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Biology: Start Here

Find all of our best Biology collection materials on this research guide.

From Studies in Spermatogenesis with especial reference to the "Accessory Chromosome", Part I (p.31), N.M. Stevens,1905, Washington, DC: Carnegie Institution of Washington.


About this research guide

This guide will help you navigate library services, use databases to locate scientific journal articles, news and magazine articles, find books and ebooks, use evidence-based practice resources, and find tips for using the internet wisely in your field.

The tabs on the side of the page will help you navigate between topics. Please contact me, your librarian, with any questions you might have (see contact info in the box to the left).

Have questions? Need assistance?

As the librarian serving as the subject specialist for Biology, I help students (and faculty) at all levels with:

  • Helping you plan your research strategy: what information you need, where to find it, and how to access and use it efficiently
  • Database searching tips and tricks
  • Distinguishing between types of scientific articles and reference sources
  • Tracking down books and the full text of articles from other libraries
  • Purchasing materials for the library with input from students and faculty
  • Group instruction and one-on-one consultations

Why can't I just use Google?

Google is great at finding information from many different places very quickly.  It can be a great tool when looking for certain types of information--think finding hours for your favorite pizza place or a local news report.  When it comes to research within your field, though, Google tends to fall short.  There are three main reasons for this:

  1. Lack of quality control.  Google provides many results, but gives no indication of whether the results are scholarly or not.  Most often, Google Search results will not be peer-reviewed (If you don't know this phrase, that's ok! See your Research Glossary) and not fit to use in your work.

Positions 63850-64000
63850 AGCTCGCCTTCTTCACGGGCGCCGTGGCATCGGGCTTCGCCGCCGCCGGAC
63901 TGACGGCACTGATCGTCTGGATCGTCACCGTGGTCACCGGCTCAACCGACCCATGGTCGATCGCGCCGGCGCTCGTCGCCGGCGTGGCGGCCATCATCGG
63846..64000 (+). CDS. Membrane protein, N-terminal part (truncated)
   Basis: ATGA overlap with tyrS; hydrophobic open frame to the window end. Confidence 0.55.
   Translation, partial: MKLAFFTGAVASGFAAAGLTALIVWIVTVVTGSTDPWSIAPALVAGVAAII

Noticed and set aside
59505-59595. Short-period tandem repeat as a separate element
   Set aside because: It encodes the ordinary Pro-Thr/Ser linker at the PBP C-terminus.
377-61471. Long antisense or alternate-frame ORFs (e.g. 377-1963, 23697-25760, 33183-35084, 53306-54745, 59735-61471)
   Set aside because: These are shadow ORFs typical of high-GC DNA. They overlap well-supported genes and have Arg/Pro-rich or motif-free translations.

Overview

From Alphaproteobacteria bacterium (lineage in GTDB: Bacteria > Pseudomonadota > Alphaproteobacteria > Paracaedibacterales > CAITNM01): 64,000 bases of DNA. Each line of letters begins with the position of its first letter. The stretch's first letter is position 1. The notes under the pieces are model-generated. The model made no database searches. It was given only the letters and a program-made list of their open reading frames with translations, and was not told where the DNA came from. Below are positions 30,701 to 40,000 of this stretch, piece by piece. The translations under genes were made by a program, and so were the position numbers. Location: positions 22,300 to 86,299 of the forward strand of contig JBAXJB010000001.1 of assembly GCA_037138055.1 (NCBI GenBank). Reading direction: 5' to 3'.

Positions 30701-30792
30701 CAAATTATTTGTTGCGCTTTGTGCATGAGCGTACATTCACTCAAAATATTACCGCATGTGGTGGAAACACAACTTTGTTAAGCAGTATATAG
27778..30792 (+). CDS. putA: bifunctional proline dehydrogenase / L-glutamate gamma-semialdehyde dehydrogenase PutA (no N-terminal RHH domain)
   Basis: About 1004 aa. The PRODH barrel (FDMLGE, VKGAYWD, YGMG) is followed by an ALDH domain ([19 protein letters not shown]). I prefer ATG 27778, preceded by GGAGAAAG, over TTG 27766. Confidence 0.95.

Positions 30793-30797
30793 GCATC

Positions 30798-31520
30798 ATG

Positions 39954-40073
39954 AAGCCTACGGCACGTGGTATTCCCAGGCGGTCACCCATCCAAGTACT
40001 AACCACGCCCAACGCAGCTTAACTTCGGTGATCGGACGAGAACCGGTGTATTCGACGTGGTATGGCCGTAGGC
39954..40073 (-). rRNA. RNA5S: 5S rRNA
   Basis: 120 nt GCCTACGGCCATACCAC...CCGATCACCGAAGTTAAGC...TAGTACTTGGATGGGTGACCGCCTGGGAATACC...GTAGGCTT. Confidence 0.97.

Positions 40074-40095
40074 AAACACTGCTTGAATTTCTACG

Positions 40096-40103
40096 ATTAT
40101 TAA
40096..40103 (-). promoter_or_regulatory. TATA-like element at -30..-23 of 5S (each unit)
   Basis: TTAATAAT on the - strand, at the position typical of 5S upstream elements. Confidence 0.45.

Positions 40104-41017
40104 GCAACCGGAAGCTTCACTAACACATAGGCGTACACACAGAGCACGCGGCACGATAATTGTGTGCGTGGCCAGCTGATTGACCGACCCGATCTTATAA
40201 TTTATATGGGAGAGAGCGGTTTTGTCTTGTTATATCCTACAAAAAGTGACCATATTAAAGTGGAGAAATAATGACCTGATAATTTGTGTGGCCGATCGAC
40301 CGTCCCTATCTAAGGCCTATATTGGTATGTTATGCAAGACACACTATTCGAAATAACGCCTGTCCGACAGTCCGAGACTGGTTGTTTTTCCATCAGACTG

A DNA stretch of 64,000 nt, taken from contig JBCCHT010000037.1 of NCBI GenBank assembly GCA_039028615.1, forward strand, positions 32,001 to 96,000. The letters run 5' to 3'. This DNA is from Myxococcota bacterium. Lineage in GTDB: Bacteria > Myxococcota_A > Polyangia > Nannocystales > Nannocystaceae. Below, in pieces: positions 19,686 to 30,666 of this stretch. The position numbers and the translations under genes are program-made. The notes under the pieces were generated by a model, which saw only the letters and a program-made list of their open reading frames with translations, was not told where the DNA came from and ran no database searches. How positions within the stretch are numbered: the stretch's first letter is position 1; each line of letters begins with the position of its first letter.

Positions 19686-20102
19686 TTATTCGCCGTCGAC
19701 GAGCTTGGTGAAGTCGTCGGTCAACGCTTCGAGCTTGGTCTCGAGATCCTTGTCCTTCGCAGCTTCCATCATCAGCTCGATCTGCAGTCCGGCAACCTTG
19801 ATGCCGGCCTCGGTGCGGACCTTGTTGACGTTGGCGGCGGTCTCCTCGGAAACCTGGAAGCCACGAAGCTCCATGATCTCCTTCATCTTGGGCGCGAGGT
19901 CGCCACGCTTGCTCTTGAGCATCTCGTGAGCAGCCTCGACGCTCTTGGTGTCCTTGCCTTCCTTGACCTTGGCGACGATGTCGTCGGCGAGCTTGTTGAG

2. Lack of access.  When you do find scholarly sources through Google (typically through Google Scholar), it is likely you will not be able to access the full text of that item.  The library picks the best resources for your field so that you can access it directly.  When we don't have a book or article available, we can usually request it from another library to have sent to you!
  3. Biased search results.  Google tailors its search results to the user, meaning any results you find could be biased.  You might see results that favor your opinion or that are promoted by businesses through Google.  In your work, you should always be looking at all sides of an issue before coming to a conclusion--something you can't do if your research eliminates certain perspectives from the start!

Would you want your doctor to be treating you based only on Google research?

Keep reading to learn how to find better results through library resources!